The Dev Bug Death Spiral

Updated: Nov 10, 2020



If you’ve been there, you know how this goes. At first it’s kind of fun. You got into this profession because you like solving difficult problems. You start throwing down console.info(thing, "<<<<<<"); everywhere because breakpoints are for actual bugs and this is just a minor inconvenience. Surely it will just take a few passes through the logic before you’re back on track.


The first sign of trouble comes when you notice your coffee is stone cold and your laptop is at 48% battery. You’ve started on the initial orbit of your development bug death spiral. You realize you’ve been tweaking parentheses placements in your query for 45 minutes instead of looking up the postgres error code, so you decide maybe it’s time for a brain break. You walk around your apartment until the sql-y haze starts to lift and you stop thinking it’s funny that you can’t GROUP BY the contents of your fridge.


Once you’ve collected yourself, you start the real process of investigation: opening, skimming, and rejecting stack overflow threads until you find one with a code block that looks similar enough to what you’re working on.


postgres 42803. check_ungrouped_columns_walker. filter query by join aggregate results without removing aggregate results. use alias in WHERE clause. how does sql look like. WHERE am I?


This is the second trip around the spiral. It can last anywhere from half an hour to an entire afternoon depending on how specific your problem is, but it ends when every result for every search term you can think of is purple. Every. Damn. Link. DuckDuckGo and Google. You’re on your own, sliding out of control into your third orbit around what you thought was going to be an easy fix.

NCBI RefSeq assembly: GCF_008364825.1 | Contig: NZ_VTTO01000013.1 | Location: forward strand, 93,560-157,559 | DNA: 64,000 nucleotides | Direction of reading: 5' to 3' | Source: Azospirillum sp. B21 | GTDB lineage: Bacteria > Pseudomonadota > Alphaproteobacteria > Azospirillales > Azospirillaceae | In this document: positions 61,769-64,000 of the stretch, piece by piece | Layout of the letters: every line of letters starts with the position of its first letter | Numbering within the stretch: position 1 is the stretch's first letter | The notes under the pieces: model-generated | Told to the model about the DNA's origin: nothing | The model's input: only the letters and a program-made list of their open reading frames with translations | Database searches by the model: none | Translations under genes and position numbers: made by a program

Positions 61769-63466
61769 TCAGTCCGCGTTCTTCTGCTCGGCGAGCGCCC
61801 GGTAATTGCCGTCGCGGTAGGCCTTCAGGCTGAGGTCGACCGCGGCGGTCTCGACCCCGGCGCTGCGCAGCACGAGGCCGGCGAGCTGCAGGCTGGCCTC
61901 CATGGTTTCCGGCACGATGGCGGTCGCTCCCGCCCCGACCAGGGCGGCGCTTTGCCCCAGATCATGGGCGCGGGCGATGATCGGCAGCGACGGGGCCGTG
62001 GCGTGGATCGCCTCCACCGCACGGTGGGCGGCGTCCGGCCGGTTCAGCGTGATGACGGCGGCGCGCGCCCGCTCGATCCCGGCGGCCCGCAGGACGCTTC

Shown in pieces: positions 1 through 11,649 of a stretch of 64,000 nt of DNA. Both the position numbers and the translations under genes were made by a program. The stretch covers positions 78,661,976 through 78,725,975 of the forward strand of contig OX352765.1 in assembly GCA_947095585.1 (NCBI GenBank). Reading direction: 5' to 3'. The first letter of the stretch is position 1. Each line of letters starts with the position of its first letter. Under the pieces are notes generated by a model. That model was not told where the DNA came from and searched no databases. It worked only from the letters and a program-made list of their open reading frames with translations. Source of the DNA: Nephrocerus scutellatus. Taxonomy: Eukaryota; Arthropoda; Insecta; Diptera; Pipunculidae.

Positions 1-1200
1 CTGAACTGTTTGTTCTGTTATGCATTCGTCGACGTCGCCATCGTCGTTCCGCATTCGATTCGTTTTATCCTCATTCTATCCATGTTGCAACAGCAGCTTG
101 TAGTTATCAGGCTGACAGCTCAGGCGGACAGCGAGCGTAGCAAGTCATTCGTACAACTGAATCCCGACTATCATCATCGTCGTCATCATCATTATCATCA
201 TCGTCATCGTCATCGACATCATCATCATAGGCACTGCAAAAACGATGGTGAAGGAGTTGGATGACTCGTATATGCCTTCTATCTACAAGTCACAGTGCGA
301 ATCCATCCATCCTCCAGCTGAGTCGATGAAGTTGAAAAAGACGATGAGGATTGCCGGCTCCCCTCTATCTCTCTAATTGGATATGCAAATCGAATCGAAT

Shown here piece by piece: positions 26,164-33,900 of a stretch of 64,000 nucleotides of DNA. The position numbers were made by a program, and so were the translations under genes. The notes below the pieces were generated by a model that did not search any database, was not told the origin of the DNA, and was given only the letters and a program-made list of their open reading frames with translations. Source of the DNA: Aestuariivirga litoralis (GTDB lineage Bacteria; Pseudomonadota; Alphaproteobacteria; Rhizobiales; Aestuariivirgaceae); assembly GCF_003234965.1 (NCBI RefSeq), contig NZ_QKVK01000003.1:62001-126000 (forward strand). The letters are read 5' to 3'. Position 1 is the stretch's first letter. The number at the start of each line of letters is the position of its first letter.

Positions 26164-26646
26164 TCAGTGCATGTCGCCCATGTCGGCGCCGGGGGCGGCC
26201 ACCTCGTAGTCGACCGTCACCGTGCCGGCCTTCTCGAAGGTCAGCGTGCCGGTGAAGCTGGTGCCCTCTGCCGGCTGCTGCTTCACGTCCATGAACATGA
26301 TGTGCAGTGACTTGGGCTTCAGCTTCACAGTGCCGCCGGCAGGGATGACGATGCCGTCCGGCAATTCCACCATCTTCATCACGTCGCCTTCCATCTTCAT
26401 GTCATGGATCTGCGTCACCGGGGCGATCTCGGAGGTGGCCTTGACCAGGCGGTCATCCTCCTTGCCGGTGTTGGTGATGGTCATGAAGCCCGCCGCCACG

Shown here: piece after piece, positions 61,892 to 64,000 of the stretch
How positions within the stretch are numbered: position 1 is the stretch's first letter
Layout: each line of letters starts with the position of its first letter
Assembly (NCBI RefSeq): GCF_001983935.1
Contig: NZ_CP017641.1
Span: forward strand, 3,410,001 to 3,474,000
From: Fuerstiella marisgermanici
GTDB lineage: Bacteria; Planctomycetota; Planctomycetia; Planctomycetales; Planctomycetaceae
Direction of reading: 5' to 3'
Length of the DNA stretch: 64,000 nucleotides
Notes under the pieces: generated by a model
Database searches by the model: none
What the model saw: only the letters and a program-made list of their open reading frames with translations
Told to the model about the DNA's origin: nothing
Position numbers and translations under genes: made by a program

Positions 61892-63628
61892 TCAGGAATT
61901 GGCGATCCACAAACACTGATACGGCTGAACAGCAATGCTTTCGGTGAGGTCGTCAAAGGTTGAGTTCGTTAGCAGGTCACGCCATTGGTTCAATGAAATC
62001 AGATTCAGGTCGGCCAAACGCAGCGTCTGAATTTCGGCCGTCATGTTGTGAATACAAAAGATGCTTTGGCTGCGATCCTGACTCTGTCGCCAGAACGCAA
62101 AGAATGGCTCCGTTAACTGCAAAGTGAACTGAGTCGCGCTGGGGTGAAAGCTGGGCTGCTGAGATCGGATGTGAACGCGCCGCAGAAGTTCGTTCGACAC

You start to question your sanity. Or at least your competence. You start reading w3schools posts on how to write a WHERE clause, because you clearly don’t even understand how basic sql queries work. You move on to psql docs, fighting to keep your eyes from glazing over after 8 pedantic paragraphs of detailed caveats to using DISTINCT in joins. After slogging through every possibly relevant page of the docs, you even consider reading threads in the postgres community support forum.




The fourth orbit starts when you realize you should have moved on to something else hours ago. You’ve lost sight of the original problem and your back hurts. The little, wise human part of your brain is telling you to have dinner and come back to it tomorrow. The little frantic code monkey in your head is telling you that you have to figure this out before you can unplug. You keep sliding around the spiral, attempting one last solution you found on some Azeri guy’s blog from 2013. It doesn’t work, obviously, and the fifth spiral begins.


This time around, there is no code. No research, no reading. Just you and the problem.


You try to let it go, but it haunts you all night. Dreams come formatted by json_agg and you stare into the circadian void trying to find the answer to why sql syntax errors are so useless.


The sixth orbit is the tightest orbit. It begins the next day when you open your editor and figure out the solution immediately. You put your aggregation in a WITH clause, filter the results with the same WHERE clauses you had written before this all started, and commit. 30 minutes, start to finish. Including tests.


It should be a valuable lesson. A fresh mind is always better than a mind pickled in frustration and coffee. You try to recall everything you learned about aggregation and subqueries and translating psql docs to English. Maybe, someday, that latent knowledge will find its way into your code. But for now the best your frazzled mind can do is write a blog post about the process and hope you remember to read it the next time a query fails and you think “that’s weird… it should be working.”


Clark Teeple